Patience is a virtue that makes us over-come, without murmuring and with submission to the will of God, all the evils of this life, especially the cares inseparable from the education of youth.

Patience does not, in truth, do away with suffering, but, says Saint Francis de Sales, it alleviates it by often making us remember that "as Our Lord has saved us by suffering and enduring, so we also ought to work out our salvation by sufferings and afflictions, enduring injuries, contradictions, and discomforts with all possible meekness."

Patience is not only necessary but even useful in all our ills. It is necessary because the law of nature obliges us to bear trials patiently and because to murmur about what happens is to outrage Providence. It is useful because it lightens our sufferings, making them less dangerous and shortening them.

The Fruit of Christian Patience, says Our Lord Jesus Christ, is the peaceful possession of our souls (Luke 21:19). According to Saint Francis de Sales, "the more perfect our Patience, the more absolutely do we possess our souls."

Patience restrains the soul’s faculties within the due bounds that they must not transgress; thus it prevents all outbursts during trying occasions; it matures our plans and makes executing them easier; whereas precipitation, on the contrary, often makes well-thought-out projects valueless. Patience soothes our pains and calms the mind; it banishes spells of sadness; it forbids bitter words, spiteful remarks, ill-humor, discouragement, worry, unreasonable overeagerness, bustle, and haste.

The practice of this virtue consists, then, as we mentioned, in accepting without complaint all the ills that befall us. Regarding the wrongs done to us, this is what we are advised to do by the saint just quoted: "Complain as little as possible of the wrongs you suffer. It is certain that one who complains thereby commits a sin, inasmuch as self-love always feels that injuries are greater than they really are. Above all, make no complaint to irascible or censorious persons. If complaints are necessary, either to remedy the offense or restore quiet to your mind, let them be made to those who are calm of soul and who love God truly. Otherwise, instead of easing your heart, they will provoke it to greater pain, for instead of extracting the thorn that hurts you, they will sink it deeper into your foot."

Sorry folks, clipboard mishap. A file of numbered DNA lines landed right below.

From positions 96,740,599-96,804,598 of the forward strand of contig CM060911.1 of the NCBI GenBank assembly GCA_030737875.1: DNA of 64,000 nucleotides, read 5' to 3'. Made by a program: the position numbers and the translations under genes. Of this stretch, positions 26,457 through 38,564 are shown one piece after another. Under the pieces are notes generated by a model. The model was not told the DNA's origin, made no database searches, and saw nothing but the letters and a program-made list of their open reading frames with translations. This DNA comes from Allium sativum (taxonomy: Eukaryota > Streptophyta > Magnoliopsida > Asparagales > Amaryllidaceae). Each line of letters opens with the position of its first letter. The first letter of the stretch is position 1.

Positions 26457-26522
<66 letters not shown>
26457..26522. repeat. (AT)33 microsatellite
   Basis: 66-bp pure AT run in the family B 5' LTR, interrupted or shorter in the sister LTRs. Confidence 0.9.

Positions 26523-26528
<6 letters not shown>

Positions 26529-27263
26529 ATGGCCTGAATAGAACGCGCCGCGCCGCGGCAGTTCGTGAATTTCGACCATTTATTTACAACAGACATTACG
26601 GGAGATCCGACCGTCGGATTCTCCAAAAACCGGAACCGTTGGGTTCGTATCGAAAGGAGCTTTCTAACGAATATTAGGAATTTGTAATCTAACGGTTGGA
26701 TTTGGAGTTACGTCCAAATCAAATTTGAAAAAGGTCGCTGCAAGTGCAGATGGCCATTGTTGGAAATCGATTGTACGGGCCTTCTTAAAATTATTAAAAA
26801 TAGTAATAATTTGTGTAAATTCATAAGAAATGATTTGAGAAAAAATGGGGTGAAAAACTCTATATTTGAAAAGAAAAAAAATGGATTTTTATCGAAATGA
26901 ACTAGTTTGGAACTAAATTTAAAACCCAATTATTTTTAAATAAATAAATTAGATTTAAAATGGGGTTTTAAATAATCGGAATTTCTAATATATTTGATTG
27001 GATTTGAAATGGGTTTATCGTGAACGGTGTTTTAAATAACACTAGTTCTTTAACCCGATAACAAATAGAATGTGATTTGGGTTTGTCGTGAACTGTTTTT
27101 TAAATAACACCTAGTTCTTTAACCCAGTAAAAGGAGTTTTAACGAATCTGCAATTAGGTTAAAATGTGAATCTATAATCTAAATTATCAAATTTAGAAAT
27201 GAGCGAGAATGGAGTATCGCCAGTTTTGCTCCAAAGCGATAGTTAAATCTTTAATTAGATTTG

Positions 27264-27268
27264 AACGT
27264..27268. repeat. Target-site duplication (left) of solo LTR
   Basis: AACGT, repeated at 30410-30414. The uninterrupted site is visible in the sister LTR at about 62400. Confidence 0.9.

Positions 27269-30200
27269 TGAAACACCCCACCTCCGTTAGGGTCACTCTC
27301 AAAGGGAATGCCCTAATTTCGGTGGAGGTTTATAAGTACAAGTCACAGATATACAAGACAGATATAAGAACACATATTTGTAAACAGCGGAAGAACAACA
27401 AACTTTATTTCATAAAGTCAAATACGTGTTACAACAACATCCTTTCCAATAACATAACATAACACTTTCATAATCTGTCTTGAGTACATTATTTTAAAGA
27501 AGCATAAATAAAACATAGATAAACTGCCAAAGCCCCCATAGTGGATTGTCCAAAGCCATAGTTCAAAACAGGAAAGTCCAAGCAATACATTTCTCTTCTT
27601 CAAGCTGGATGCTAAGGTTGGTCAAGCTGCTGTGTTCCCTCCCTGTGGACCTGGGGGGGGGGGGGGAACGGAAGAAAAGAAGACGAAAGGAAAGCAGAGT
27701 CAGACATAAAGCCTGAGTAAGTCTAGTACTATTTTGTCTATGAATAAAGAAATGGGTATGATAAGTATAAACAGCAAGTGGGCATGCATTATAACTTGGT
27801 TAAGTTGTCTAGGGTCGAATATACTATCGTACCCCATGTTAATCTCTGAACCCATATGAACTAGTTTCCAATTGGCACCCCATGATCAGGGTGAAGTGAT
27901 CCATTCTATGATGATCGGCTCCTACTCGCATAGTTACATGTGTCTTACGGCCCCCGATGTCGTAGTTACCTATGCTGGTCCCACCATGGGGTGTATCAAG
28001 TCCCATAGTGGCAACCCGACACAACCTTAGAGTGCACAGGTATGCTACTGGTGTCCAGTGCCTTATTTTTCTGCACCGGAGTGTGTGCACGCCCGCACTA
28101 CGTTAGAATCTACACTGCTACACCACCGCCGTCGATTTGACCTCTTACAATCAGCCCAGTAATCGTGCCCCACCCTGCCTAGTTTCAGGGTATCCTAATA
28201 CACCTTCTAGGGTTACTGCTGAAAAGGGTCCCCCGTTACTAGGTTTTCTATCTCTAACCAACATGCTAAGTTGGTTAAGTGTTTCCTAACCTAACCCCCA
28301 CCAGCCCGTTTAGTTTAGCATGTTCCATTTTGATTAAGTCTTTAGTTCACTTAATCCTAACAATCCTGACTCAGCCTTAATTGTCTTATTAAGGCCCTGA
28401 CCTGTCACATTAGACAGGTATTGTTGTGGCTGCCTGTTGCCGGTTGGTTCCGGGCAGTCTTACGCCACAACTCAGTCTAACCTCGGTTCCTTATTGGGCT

All that we have just said concerning Patience in general applies very aptly to the good teacher. As he is nearly always with his students, this virtue consists, in his case, in supporting the disagreeable and unpleasant occurrences that may be met with in his employment. Consequently, he will not take to heart the students’ whims, jokes, and bad manners or those of their parents; he learns to feel sorry for the limited powers of reason displayed by the students due to their age, their light-headedness, and their inexperience. He never grows disheartened or weary from repeating the same things to them often and at length, but he always does so with goodness and affection so as to make them remember these things, no matter how difficult and boring he finds this to be. For the fact is that by instructing, warning, remonstrating, and correcting students, the teacher sooner or later attains the end sought: the correct and reasonable notions that he has consistently presented to them begin, as it were, to take root; pious and Christian sentiments, the principles of honesty and uprightness, insensibly sink into the hearts—tender and easily moved—of those children who are well disposed; and in the end, the harvest he gathers will be all the more abundant because it will have been awaited for a long time. A good teacher never forgets these words of Saint James: "Let endurance have its full effect" (1:4).

The defects opposed to this virtue are to rebuff the students by offensive, crude words; to treat them roughly, using harsh language, violent and excessive acts, striking them with the hand, ferule, or signal, to punish them unjustly because of uncontrolled outbursts of self-love due to an impetuosity that does not take the time to reflect before acting or speaking.

By your endurance you will gain your souls (Luke 21:19).
Let endurance have its full effect (James 1:4).
For you need endurance, so that when you have done the will of God, you may receive what was promised (Hebrews 10:36).